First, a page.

Conference on climate change research in Jena
From September 13 to 19, 2009, more than 500 scientists from all over the world met in Jena for the 8th International Carbon Dioxide Conference to discuss the most recent results of climate change and carbon cycle research. This year, the Max Planck Institute for Biogeochemistry organized the conference, which has taken place every four years since 1981.
High precision measurements of the atmospheric carbon dioxide concentration were initiated at the Mauna Loa (Hawaii) and the south pole more than 50 years ago, documenting the steady rise of this greenhouse gas in the Earth’s atmosphere. Carbon dioxide is considered to be the main cause for global change - the consequences of which can already be seen on the regional and global level.
Since then, the scientific interest in the analysis of the global carbon cycle and its human-induced changes has grown exponentially. Global research on the carbon cycle has been further intensified by the acknowledgment of carbon dioxide as the main contributor to present and future warming of the Earth’s climate by the International Panel on Global Change, which in turn led to international initiatives to reduce CO2 emissions like the Kyoto protocol.
During the conference in Jena, researchers from a variety of disciplines discussed recent and future changes in the atmospheric CO2 concentration and the role of fossil fuel emissions, the advances in developing measurement techniques and climate models as well as regional studies and understanding the fundamental processes involved.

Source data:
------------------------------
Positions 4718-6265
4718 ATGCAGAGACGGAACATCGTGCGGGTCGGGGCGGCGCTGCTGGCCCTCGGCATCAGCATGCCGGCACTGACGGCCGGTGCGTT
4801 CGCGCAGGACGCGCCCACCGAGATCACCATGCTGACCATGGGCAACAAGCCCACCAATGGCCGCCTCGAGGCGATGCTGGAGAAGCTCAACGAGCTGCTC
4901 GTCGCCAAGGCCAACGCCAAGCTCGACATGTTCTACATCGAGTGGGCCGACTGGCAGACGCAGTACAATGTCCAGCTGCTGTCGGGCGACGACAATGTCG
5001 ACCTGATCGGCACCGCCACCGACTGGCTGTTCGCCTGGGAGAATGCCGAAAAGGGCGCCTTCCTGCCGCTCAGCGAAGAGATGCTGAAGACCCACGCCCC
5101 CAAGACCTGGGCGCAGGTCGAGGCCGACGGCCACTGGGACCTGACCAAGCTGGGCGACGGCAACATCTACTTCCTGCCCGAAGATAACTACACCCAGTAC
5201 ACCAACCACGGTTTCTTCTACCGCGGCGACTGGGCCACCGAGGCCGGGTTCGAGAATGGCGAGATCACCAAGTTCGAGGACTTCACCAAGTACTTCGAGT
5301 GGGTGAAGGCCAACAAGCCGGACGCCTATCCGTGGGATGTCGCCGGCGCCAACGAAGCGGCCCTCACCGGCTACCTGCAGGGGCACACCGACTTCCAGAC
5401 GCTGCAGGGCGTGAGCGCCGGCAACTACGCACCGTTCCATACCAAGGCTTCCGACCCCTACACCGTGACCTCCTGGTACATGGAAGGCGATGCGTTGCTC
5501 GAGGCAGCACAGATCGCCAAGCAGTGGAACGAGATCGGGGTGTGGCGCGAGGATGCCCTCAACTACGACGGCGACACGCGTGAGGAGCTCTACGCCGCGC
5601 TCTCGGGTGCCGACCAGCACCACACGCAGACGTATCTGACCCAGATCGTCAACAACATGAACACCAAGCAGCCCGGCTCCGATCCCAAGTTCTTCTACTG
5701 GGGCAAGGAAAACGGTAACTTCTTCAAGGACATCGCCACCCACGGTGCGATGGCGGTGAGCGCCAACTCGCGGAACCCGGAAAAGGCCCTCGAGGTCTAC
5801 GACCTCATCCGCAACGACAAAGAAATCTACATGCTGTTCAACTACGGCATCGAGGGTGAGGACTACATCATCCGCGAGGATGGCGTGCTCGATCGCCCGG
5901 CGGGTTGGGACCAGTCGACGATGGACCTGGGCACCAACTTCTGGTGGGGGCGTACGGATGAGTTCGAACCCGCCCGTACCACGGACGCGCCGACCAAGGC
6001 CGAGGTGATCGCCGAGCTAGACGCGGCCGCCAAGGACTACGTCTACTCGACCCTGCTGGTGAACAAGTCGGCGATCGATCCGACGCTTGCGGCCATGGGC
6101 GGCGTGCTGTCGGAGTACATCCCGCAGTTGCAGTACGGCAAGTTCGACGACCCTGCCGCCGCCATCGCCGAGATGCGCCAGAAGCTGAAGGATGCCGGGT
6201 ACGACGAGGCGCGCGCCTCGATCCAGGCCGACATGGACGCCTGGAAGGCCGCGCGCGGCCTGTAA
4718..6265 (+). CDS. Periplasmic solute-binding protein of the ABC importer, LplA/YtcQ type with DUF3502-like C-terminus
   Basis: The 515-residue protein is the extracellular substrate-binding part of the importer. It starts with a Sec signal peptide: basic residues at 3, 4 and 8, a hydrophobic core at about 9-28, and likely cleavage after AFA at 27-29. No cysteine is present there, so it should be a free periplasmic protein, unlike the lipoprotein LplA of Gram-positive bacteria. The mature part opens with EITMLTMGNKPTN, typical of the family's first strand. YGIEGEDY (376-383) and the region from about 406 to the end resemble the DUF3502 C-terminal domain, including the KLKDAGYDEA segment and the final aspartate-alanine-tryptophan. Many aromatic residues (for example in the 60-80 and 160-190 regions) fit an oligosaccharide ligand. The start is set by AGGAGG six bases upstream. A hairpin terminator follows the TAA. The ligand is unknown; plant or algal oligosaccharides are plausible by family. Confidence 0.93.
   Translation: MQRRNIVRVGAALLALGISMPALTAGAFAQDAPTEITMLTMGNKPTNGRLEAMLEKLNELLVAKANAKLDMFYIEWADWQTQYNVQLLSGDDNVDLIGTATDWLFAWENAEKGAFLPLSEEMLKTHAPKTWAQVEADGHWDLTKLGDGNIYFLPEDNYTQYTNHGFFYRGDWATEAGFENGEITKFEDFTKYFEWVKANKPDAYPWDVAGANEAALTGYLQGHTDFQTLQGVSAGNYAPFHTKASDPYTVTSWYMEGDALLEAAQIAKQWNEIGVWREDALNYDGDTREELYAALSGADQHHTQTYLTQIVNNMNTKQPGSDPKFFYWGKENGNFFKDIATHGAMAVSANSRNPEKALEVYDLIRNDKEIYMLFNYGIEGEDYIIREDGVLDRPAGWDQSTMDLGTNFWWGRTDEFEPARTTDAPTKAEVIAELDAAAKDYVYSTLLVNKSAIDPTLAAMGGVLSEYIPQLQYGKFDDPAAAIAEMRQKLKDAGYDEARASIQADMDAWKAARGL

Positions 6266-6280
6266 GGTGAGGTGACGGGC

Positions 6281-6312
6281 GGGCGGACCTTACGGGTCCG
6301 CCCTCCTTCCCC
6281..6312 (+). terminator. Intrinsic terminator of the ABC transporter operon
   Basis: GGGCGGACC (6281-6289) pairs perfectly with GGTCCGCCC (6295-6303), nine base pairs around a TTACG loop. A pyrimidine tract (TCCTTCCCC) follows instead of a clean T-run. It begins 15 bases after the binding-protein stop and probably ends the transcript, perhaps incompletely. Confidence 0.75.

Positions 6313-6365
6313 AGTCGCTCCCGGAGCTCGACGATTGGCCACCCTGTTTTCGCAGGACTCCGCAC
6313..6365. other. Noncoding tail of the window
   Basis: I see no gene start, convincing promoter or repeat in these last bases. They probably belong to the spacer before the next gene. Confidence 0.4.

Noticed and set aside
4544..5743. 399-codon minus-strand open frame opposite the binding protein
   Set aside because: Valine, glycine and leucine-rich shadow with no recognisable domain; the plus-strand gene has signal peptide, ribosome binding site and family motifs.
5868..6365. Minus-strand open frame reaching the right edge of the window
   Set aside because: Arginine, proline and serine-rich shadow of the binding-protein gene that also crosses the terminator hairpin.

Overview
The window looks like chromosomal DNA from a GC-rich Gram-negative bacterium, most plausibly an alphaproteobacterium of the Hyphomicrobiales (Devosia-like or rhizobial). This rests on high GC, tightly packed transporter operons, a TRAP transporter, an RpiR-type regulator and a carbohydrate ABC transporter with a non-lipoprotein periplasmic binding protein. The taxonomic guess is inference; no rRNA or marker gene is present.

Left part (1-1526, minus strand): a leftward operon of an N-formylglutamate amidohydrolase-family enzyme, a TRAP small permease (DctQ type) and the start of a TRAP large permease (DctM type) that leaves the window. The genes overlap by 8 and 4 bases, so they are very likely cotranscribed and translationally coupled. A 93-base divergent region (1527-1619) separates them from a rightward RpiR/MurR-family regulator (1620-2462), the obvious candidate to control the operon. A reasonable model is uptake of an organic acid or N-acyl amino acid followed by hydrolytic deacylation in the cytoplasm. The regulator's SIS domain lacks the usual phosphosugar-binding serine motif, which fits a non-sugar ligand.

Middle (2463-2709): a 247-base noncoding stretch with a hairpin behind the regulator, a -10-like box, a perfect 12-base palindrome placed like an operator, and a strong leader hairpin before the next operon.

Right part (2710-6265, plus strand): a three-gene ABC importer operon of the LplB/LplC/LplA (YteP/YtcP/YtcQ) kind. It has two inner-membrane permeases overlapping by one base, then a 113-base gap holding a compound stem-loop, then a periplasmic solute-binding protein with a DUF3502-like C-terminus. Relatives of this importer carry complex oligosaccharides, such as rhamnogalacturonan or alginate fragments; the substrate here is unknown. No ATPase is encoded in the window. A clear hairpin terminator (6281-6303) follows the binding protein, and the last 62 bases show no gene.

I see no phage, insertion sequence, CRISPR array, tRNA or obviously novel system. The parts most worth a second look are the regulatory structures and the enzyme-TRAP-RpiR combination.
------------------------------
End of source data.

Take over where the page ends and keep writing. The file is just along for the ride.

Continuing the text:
The Max Planck Institute for Biogeochemistry plays an important role in international climate change research - it deals for example with the analysis of feedback mechanisms between global biogeochemical cycles and the climate system. High precision measurement instruments are used to detect concentration changes of trace gases like carbon dioxide, carbon monoxide, methane, oxygen and hydrogen in the atmosphere. The measurement results yield information concerning their release on the Earth’s surface, e.g. during combustion processes. Further analyses provide the basis to determine the global carbon balances for the terrestrial biosphere and the ocean. The enhancement of existing computer models via the integration of laboratory and field research results as well as past and present observational data aims at creating reliable climate simulations for the future.